A feeling of emptiness can be a symptom of depression and can be particularly pronounced after starting an antidepressant as it is one of the last symptoms of depression to be affected. In most people it passes with time and continued use of an antidepressant and/or counselling. Report this symptom to the clinician helping you manage your illness.

Why do I not have any emotions?

Emotion blunting or emotional flattening is often described as feeling like you have no emotions. It is also described as feeling something in your head, but not in your heart. It can be associated with depression, exposure to trauma, post-traumatic stress disorder (PTSD), or nothing significant. If you are experiencing emotional numbness, you should speak to a professional such as a counselor, therapist, psychologist, or psychiatrist to help you.

Can stress cause emotional numbness?

Yes, stress — particularly rapid-onset stress — can cause emotional numbness. It is theorized that in times of significant stress, the body shuts down the emotional responses so an individual can continue to function. It is healthy and normal to process these emotions after the fact and may require identifying a safe space or speaking with a trusted friend about one's emotions.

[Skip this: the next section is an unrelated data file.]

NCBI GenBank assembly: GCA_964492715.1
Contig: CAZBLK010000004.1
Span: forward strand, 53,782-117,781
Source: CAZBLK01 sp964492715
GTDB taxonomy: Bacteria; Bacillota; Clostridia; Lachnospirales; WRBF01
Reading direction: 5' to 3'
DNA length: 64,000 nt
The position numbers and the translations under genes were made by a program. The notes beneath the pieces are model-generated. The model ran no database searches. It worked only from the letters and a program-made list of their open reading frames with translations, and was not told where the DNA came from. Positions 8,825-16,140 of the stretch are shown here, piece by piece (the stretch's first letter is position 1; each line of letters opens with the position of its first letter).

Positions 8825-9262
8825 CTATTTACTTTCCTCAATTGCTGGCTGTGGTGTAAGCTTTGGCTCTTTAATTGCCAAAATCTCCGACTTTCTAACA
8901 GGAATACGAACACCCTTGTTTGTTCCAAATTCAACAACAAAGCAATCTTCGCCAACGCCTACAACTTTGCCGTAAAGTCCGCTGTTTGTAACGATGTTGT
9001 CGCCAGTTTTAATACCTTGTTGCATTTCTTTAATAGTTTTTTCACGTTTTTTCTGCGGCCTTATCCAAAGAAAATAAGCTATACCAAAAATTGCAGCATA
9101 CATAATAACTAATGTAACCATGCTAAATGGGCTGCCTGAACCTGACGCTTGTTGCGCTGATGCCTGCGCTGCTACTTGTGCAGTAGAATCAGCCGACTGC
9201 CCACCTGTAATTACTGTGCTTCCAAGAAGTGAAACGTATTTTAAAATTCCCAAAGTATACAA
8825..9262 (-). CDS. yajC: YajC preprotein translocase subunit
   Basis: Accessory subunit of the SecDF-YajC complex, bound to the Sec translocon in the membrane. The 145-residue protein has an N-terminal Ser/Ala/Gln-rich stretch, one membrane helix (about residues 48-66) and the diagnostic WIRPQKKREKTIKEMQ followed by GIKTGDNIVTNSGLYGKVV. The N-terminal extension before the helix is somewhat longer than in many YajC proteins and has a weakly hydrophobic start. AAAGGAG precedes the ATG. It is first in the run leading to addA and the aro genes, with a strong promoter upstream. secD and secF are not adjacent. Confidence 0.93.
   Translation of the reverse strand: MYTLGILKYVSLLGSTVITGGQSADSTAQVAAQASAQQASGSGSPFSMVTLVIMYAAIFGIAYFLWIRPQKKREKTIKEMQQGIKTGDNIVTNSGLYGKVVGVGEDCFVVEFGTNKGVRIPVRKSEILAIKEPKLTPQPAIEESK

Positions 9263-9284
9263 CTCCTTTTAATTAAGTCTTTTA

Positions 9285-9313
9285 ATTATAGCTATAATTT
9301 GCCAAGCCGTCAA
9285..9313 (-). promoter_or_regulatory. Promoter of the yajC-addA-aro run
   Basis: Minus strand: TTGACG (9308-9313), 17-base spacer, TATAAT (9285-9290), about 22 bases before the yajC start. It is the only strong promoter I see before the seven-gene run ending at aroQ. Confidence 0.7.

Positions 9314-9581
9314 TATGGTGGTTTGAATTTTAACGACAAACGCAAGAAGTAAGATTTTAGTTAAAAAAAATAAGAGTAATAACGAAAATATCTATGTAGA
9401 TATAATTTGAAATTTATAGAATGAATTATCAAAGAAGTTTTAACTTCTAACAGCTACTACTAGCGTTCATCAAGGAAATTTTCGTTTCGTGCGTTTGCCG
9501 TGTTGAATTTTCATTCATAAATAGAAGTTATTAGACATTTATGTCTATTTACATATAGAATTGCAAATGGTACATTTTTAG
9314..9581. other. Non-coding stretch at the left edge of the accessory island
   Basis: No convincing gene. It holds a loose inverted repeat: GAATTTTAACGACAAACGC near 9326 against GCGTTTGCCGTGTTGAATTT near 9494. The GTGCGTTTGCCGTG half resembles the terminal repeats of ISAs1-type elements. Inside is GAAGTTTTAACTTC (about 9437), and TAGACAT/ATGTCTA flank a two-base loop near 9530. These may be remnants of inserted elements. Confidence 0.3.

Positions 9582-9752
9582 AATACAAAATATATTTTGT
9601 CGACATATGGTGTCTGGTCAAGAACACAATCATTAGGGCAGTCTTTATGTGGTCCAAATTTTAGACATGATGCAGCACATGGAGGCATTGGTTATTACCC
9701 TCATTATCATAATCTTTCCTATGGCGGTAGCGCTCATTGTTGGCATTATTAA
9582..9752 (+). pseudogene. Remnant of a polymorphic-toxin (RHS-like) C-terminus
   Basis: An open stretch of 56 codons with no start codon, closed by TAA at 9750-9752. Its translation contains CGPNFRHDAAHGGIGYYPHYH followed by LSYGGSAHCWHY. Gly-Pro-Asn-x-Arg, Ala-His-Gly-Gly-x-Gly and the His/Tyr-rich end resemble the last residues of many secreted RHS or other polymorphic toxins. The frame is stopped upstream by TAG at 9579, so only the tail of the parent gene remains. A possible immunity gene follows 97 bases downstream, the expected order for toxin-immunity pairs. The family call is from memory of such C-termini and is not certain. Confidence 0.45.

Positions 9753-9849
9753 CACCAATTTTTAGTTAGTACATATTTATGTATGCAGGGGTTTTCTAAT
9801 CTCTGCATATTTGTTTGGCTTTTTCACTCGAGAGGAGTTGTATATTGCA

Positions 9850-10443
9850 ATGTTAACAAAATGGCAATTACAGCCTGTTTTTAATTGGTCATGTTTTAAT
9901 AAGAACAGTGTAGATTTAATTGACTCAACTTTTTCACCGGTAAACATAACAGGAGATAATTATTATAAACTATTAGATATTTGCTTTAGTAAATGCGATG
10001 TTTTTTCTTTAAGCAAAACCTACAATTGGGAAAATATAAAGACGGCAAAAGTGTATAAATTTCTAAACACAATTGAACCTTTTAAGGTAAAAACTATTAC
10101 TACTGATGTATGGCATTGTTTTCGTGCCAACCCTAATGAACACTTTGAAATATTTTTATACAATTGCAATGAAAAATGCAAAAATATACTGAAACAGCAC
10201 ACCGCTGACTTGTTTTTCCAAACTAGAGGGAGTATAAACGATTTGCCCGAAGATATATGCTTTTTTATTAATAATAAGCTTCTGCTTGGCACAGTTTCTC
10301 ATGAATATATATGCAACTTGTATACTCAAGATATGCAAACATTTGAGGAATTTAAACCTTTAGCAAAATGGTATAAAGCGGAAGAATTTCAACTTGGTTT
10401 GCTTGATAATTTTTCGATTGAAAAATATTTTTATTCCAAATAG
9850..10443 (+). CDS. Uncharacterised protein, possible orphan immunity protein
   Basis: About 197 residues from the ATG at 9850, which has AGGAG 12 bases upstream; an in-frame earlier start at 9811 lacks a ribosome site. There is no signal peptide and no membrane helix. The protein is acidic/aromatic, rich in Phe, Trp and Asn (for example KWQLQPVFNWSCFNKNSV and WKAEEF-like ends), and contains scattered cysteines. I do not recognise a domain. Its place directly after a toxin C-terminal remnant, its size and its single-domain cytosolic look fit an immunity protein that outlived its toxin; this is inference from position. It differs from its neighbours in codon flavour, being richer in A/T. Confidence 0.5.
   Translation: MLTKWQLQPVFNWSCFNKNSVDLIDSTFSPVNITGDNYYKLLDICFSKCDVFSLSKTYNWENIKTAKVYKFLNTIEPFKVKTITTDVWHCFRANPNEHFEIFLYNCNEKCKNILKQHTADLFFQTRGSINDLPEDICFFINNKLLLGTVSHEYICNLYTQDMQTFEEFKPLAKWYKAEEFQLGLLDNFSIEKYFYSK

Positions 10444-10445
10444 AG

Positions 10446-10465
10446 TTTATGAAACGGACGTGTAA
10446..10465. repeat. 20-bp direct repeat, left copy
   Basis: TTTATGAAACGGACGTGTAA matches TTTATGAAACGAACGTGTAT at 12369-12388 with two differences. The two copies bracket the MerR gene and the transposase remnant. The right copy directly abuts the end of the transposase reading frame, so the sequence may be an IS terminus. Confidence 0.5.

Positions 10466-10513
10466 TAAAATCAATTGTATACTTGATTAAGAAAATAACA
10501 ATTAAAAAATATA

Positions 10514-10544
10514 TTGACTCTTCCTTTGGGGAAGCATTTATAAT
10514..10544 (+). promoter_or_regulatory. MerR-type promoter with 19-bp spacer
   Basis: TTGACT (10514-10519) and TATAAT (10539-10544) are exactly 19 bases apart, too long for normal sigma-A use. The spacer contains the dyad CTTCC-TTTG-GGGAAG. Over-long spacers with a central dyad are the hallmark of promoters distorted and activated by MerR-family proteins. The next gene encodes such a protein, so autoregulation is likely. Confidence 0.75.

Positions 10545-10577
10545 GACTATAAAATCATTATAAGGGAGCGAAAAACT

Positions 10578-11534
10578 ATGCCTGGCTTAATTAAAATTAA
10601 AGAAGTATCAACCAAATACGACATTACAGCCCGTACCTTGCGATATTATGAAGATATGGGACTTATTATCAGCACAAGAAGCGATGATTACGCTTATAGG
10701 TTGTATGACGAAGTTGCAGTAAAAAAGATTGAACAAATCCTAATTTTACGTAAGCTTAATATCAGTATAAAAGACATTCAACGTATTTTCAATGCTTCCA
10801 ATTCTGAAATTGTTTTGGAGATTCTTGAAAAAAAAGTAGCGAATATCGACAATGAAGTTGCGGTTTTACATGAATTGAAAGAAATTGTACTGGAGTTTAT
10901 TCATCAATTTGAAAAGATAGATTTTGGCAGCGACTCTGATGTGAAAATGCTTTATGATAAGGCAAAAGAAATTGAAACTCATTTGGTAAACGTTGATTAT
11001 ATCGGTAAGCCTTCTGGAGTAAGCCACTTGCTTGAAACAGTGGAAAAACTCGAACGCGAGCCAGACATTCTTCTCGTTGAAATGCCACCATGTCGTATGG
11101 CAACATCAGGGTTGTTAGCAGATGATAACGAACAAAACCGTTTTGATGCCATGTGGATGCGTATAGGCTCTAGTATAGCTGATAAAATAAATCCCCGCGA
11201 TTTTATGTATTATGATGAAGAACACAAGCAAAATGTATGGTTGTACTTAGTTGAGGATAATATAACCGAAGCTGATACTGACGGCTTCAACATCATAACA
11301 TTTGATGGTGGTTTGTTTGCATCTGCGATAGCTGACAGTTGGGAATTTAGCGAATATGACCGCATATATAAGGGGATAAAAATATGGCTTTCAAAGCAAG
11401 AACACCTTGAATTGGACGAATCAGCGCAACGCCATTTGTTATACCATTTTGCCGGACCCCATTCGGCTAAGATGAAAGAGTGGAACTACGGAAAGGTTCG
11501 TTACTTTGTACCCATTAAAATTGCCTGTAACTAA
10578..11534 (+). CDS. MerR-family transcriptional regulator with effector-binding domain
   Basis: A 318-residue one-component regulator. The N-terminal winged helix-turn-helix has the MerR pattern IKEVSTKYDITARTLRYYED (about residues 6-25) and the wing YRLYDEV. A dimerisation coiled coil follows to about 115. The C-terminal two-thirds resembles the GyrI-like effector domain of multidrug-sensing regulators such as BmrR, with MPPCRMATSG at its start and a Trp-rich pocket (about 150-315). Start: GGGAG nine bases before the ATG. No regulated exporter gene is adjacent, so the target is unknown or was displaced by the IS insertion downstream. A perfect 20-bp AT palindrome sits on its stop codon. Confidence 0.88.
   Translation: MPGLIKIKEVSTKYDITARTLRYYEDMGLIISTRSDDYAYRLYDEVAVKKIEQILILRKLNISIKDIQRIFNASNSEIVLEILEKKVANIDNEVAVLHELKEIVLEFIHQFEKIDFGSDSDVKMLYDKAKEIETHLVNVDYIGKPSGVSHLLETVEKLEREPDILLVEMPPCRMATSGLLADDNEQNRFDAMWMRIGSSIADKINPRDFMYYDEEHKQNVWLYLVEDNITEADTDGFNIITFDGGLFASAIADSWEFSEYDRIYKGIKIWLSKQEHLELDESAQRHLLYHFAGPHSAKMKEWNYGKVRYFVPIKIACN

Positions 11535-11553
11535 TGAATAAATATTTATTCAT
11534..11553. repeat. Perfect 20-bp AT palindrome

Emotional Numbness Symptom Checker Statistics

  • People who have experienced emotional numbness have also experienced:

    • 10% Fatigue
    • 7% Depressed Mood
    • 3% Difficulty Concentrating
  • People who have experienced emotional numbness were most often matched with:

    • 40% Depression
    • 30% Acute Stress Disorder
    • 30% Seasonal Affective Disorder
  • Source: Aggregated and anonymized results from visits to the Buoy AI health assistant (check it out by clicking on “Take Quiz”).

A.I. Health Assistant

Take a quiz to find out why you’re having emotional numbness

Take Quiz

References

  1. Mental Disorders. World Health Organization. Published April 9, 2018. WHO Link
  2. Dissociative Disorders. National Alliance on Mental Illness. NAMI Link
  3. Miller MA, Bershad AK, de Wit H. Drug Effects on Responses to Emotional Facial Expressions: Recent Findings. Behavioural Pharmacology. 2016;26(6):571-579. NCBI Link
  4. Murphy A, Taylor E, Elliott R. The Detrimental Effects of Emotional Process Dysregulation on Decision-Making in Substance Dependence. Frontiers in Integrative Neuroscience. 2012;6:101. NCBI Link
  5. Kilian S, Asmal L, Goosen A, Chiliza B, Phahladira L, Emsley R. Instruments Measuring Blunted Affect in Schizophrenia: A Systematic Review. PLoS One. 2015;10(6):e0127740. NCBI Link